Russia onboards first open banking participants
Promsvyazbank and Tochka are the first participants of Russia’s open banking initiative. Promsvyazbank is a state-backed, formerly private Russian bank from Moscow. Tochka is a bank for entrepreneurs and businesses. They started using the Open Banking API developed by the Bank of Russia and the Russian FinTech Association (RFA).
Both banks passed all of the exams at the Open API Certification Stand, which is run by the Russian FinTech Association. The organization is in charge of establishing Open Banking in the nation. The testing confirmed that Promsvyazbank and Tochka adhere to the regulator’s Open API criteria. For Russian banks, using APIs and adhering to standards is optional.
Participants use open API standards and adhere to common regulations without having to sign any additional agreements.
First Use Case
SME account data exchange between banks will be the first use case for open APIs in Russia. Companies will no longer need to present paper account statements from other banks when applying for a loan; instead, agreement to the transfer of this information in a digital version will suffice.
In October 2020, the Bank of Russia adopted the first Open Banking recommendatory standards. API standards for account information, payment initiation, and information security are among them. The Russian FinTech Association runs pilot projects with local banks and fintechs to put the standards to the test in real-world scenarios. Tatiana Zharkova, СEO of the Russian FinTech Association said:
Open API is a global trend. The Certification Stand and the Open API Portal were developed by the RFA together with market players and the regulator. They are fundamental components of Open Banking in Russia”
How Open Banking Works?
Banks and financial organisations must come up with new ways to assist their consumers in managing their finances, making payments, and so on. While providing clients with automated accounting and simplified lending, they must also concentrate on upgrading their services in order to boost business revenue. Open banking helps to achieve this by a collaborative model in which financial data and services are shared between diverse parties via APIs.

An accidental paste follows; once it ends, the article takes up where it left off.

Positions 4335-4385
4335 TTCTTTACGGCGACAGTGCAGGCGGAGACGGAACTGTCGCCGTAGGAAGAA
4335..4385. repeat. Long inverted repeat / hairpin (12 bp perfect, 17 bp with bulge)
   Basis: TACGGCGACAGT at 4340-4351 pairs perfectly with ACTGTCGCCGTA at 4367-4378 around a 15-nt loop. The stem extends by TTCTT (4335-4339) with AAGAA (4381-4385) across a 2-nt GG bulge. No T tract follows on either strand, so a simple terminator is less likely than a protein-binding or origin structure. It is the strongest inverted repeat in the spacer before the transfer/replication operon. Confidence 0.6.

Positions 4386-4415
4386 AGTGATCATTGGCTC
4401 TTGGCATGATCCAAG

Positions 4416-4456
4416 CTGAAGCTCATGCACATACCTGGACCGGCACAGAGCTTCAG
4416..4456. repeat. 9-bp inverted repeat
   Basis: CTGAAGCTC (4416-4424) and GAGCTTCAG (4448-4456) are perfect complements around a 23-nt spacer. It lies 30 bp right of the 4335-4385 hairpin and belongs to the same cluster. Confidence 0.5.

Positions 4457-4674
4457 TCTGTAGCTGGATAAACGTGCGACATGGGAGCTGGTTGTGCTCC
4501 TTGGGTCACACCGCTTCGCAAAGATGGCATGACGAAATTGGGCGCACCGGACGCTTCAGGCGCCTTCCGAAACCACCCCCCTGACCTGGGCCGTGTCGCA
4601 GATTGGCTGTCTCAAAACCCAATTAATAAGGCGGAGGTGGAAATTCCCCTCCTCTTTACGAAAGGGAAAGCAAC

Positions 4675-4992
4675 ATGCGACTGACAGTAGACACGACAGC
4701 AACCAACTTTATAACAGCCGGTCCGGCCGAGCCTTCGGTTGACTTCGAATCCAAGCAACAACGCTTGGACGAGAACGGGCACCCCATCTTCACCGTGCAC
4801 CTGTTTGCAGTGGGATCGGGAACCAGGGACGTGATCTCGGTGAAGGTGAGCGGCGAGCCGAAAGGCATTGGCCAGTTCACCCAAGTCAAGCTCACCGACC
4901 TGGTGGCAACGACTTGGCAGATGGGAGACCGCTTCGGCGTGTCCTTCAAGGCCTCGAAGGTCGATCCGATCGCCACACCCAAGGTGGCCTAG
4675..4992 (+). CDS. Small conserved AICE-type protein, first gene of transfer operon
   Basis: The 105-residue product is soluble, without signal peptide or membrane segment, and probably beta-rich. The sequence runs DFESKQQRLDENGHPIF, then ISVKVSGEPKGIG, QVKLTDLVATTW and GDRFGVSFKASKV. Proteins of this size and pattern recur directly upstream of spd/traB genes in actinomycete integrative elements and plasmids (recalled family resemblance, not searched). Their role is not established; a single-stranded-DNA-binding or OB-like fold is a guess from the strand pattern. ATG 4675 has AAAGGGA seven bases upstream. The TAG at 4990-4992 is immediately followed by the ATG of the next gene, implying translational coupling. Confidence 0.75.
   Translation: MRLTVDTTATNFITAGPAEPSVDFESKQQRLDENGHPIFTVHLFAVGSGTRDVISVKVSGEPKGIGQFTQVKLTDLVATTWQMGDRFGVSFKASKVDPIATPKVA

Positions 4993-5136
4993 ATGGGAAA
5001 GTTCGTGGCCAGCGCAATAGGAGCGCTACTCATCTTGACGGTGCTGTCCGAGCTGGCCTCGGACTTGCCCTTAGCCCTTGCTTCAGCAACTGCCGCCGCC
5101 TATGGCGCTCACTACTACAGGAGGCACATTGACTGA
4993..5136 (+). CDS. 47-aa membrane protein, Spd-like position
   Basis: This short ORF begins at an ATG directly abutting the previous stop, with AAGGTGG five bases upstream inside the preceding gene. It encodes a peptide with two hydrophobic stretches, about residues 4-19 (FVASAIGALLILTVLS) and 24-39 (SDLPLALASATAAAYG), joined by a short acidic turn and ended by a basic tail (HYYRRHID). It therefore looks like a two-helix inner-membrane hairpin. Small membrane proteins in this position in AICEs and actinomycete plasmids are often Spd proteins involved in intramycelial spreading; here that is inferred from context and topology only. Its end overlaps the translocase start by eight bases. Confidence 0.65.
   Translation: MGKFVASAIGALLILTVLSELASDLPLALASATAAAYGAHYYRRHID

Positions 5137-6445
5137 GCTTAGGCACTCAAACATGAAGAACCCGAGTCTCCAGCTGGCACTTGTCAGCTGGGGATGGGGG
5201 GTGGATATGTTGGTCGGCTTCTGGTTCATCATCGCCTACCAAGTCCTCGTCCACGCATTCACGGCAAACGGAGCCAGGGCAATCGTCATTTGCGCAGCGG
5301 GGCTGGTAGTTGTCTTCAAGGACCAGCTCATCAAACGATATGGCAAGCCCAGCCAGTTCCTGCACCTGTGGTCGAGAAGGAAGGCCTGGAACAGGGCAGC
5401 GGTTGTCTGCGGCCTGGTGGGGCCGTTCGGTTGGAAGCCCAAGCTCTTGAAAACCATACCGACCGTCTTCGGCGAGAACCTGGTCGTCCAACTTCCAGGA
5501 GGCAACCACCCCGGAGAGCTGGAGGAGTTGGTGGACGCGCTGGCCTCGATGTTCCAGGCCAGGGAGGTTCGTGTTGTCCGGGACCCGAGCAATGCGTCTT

Open banking works by establishing a connection between a bank’s information about its customers and third-party service providers who use APIs to provide services. While the technical method varies each bank, the end effect is the same: customers get control over their financial data.
They no longer need the bank’s consent to view these facts. If they need to share data to acquire services, it makes the process go much more smoothly. Third parties can use this information to deliver services on behalf of the user, such as data analysis and transaction processing. APIs can only do so with the user’s permission, lowering the danger of sensitive data being shared.
Risk of Data Breach: There is a danger of data breaches while utilizing the open banking API, although it is not considerably larger than the risk of a data breach with competent software.
Customers leaking information: Customers may have issues as they may give account information to scammers or fraudsters in general. Scams will not affect banks because they employ trained employees, but it is easier for users to be duped.
Lack of insights into protecting personal information: Ideally, banks should educate their customers on how to protect their personal information. However, because most consumers do not have direct talks with their banks, this type of banking is unlikely to occur.
Lack of appropriate security measures: Third parties relying on open APIs are beneficial. But these third-party organizations may also be hacked and unwittingly send thieves customer information. Banks have a very high-security requirement as their business depends on it. However, a small startup company may not be able to afford cutting-edge security systems, making it an accessible target for hackers.
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